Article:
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The new Jupyter trojan steals usernames and passwords

Jupiter trojan

Security researchers from Morphisec they found one malware campaign using a relatively new one trojan and targets businesses and higher education institutions. Its purpose is to steal usernames, passwords access and other personal information. It also has the ability to create one permanent backdoor on compromised systems. The trojan is called Jupyter and was discovered in the network of a higher education institution in the USA. Researchers believe that malware used at least since May.

The attack is primarily aimed at data from Chromium, Firefox and Chrome browser, but also creates one backdoor in breached systems, allowing attackers to execute PowerShell scripts and commands, as well as download and run other malware.

The Jupyter installer is disguised as one file zip, and often uses its icons Microsoft Word or has a specific file name that creates the feeling that it needs to be opened urgently (important document).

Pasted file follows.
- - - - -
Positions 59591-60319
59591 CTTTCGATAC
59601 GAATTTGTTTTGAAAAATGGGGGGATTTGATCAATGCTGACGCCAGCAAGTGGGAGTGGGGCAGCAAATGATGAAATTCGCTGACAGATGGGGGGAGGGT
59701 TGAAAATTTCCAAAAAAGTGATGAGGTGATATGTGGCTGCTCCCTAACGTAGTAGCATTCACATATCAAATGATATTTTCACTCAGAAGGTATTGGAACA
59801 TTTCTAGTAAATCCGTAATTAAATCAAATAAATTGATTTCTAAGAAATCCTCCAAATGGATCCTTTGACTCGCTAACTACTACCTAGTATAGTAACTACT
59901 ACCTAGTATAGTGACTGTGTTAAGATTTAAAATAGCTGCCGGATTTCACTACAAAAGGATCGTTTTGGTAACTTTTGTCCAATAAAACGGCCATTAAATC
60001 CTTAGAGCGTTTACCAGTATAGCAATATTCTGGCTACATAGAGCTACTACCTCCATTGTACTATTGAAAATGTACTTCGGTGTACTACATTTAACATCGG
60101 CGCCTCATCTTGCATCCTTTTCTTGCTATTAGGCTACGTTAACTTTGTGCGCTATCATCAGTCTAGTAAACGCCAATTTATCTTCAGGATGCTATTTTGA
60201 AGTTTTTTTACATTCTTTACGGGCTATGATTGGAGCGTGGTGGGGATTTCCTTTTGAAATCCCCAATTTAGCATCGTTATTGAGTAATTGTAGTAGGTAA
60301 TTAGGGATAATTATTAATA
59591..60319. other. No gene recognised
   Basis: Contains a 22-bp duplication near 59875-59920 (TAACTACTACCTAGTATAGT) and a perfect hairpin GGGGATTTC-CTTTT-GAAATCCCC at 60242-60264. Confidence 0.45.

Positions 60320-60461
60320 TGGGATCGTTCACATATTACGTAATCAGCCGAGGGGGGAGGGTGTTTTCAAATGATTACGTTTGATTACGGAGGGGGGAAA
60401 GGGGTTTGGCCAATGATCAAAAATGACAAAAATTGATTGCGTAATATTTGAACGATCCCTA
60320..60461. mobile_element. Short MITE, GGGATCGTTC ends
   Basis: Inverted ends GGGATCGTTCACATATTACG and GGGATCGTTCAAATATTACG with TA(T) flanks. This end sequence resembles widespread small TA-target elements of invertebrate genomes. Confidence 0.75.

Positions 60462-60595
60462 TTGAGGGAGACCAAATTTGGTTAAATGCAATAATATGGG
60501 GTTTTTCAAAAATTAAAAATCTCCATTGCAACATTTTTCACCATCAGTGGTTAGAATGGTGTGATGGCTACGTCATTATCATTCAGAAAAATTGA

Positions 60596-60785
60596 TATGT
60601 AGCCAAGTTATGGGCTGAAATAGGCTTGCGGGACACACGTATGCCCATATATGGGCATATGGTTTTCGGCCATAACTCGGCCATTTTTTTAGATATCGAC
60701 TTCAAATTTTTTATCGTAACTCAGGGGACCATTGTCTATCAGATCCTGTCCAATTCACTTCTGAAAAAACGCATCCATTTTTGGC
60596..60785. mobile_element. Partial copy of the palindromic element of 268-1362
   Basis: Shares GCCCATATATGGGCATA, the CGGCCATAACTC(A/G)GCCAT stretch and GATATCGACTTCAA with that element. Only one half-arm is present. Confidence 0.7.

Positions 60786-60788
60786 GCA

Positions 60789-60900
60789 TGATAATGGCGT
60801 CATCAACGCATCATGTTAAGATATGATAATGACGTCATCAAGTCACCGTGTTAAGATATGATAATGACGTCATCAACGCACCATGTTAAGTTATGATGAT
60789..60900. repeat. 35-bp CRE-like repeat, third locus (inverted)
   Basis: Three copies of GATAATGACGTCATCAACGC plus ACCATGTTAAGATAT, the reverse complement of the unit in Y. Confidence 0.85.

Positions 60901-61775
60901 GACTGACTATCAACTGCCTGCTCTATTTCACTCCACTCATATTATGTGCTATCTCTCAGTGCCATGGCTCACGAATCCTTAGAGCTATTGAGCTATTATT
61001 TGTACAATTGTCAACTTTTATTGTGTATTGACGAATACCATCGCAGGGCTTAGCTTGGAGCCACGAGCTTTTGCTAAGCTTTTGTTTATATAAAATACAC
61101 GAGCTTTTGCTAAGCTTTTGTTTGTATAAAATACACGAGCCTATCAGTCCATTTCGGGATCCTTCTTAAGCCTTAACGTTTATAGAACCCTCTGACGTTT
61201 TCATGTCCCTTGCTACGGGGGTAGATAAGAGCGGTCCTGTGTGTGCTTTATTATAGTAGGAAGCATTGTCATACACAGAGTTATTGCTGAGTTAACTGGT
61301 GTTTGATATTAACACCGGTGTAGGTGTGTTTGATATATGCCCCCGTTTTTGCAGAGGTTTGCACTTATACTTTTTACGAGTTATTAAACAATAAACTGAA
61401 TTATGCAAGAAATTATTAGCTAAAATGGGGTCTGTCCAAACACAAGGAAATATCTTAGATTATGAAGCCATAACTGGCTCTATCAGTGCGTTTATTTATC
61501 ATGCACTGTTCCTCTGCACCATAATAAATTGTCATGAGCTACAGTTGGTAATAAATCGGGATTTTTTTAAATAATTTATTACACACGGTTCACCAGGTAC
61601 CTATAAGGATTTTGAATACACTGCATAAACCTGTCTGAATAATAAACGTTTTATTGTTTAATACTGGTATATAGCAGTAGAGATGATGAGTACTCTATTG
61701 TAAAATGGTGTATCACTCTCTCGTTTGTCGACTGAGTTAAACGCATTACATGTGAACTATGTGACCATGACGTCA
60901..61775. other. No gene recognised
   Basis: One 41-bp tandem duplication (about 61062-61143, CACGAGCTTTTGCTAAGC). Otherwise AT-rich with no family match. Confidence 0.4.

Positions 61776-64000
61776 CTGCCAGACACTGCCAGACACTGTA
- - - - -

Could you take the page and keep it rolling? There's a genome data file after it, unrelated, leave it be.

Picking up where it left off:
If the installer runs, will install legitimate tools in an attempt to hide the real purpose of installation - download. Subsequently, runs malicious programs on temporary folders in the background.

When the complete installation is done in his system victim, the Jupyter trojan steals information it contains usernames, passwords, browsing history and cookies and sends them to a command and control server, apparently controlled by criminals. According to researchers, the creator of the Jupyter trojan constantly changes the code to collect more information, while trying to complicate the detection process.

At the moment, the purpose of the criminals behind the Jupyter trojan is not clear. Most likely, they use it to steal information and obtain it further access to networks of businesses and educational institutions. In addition, they could steal extremely sensitive and important data to sell them to other criminals (giving them access to victims' networks).

Morphisec researchers believe that the Jupyter trojan comes from Russia. Analyzes showed that the malware was connected to command and control servers located in Russia. Further analyzes showed relations with a Russian hacking forum.

Many of the command servers are currently inactive, but the admin panel is still active. This means that malware campaigns using Jupyter are likely to continue.

Source: ZDNet


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